The Conversation: What Catholic Church records tell us about America’s earliest black history. “In 1513, a free and literate African named Juan Garrido explored Florida with a Spanish conquistador, Juan Ponce de León. In the following decades, Africans, free and enslaved, were part of all the Spanish expeditions exploring the southern region of the United States. In 1565, Africans helped establish the first permanent European settlement in what is St. Augustine, Florida today. The Slave Societies Digital Archive which I direct as a historian at Vanderbilt University includes Catholic Church records from St. Augustine. These records date back to the 1590s and document some of the earliest black history of the U.S.”

Remezcla: This New Instagram Account Is a Tribute to Old School Latinx New York. “One photograph shows two Dominican women at a Brooklyn grocery store – where several Power Rangers balloons float over their heads – buying a cake for a relative’s graduation. Another highlights a Salvadoran couple – the woman tending to their baby, while the man holds a plate of food and a can – on graffiti-accented train. Or there’s the one where a well-accessorized Cuban woman – whose hair is styled to perfection in a high bun topped with pearls – holds a possibly sleepy baby on a couch. Apart, these images capture different aspects and milestones of these people’s lives. Together, though, they form a portrait of Latino New York. All of these snapshots are featured on Nuevayorkinos, a new Instagram account that aims document the diverse experiences of Latinxs who grew up in New York City.”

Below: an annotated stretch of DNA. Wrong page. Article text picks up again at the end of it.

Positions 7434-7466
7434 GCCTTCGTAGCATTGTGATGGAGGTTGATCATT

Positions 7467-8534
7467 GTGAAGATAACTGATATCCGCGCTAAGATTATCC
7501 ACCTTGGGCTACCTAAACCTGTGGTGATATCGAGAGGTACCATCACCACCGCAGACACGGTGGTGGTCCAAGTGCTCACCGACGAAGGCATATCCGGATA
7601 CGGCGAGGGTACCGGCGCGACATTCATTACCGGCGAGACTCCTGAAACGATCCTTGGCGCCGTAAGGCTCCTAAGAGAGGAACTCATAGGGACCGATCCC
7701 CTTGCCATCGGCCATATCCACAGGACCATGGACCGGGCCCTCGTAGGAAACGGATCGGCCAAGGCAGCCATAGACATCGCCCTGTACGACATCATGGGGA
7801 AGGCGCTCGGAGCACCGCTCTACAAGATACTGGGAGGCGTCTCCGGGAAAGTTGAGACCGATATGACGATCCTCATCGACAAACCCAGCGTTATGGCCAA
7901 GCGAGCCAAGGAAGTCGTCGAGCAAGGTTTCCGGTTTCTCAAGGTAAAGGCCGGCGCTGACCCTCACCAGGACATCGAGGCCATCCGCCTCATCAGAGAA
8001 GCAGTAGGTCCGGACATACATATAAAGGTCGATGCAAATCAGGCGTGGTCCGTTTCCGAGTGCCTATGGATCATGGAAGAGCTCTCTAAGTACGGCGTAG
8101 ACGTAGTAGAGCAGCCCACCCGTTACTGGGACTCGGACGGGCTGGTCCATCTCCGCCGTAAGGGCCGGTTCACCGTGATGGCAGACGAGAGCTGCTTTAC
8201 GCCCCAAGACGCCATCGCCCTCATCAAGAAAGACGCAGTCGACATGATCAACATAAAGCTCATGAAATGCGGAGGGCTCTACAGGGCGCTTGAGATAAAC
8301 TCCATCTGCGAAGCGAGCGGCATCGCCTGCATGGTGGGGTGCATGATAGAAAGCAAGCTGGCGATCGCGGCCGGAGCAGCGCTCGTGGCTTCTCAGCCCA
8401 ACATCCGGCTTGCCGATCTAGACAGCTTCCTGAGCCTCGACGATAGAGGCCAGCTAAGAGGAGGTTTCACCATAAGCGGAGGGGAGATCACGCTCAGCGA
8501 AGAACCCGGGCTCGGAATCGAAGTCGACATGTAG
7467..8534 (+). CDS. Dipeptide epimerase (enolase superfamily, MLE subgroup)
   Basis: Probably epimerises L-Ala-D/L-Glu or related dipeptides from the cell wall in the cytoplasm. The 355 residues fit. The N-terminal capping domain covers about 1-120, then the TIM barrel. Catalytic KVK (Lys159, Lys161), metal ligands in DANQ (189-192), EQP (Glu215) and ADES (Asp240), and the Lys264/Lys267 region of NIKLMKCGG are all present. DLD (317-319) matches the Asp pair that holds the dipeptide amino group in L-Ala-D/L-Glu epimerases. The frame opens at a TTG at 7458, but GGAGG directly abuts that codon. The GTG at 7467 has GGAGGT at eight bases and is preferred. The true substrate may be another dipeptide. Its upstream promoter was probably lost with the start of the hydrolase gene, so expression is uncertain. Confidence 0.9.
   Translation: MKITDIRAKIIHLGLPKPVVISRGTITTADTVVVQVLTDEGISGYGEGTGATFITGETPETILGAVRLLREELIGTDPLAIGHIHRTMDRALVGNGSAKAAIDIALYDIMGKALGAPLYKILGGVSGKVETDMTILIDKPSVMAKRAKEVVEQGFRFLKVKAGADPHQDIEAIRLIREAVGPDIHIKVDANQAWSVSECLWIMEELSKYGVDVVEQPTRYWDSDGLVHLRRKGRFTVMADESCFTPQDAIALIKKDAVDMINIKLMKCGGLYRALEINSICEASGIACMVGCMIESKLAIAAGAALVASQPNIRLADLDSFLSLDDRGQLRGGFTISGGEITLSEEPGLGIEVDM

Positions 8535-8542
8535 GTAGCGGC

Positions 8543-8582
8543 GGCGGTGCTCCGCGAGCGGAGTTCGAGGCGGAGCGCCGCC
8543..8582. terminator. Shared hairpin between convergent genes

The Economic Times (India): Ahead of general elections, parties tap social media influencers. “Political parties are extensively tapping social media influencers — those with a sizeable fan base on platforms like Facebook, YouTube and Instagram — ahead of the elections to push their messages through subtle campaigns, advertisers and marketers said.”

Malta Today: Drones will map out 2,500 kilometres of Malta’s roads for new database. “Aerial photos of over 2,500 kilometres of roads in Malta and Gozo will be captured by specialised drones during the next few weeks, starting from the northern parts of Malta. These images will then be processed to develop a new Geographic Information System (GIS) containing orthophoto maps of Malta’s road network as well as digital road surface models, road condition and damage data that can be used to establish reconstruction prioritisation levels.” I had never heard the term “orthophoto” before, but GIS Lounge enlightened me.


Mozilla Blog: Sharing our Common Voices – Mozilla releases the largest to-date public domain transcribed voice dataset. “From the onset, our vision for Common Voice has been to build the world’s most diverse voice dataset, optimized for building voice technologies. We also made a promise of openness: we would make the high quality, transcribed voice data that was collected publicly available to startups, researchers, and anyone interested in voice-enabled technologies. Today, we’re excited to share our first multi-language dataset with 18 languages represented, including English, French, German and Mandarin Chinese (Traditional), but also for example Welsh and Kabyle. Altogether, the new dataset includes approximately 1,400 hours of voice clips from more than 42,000 people.” Good morning, Internet…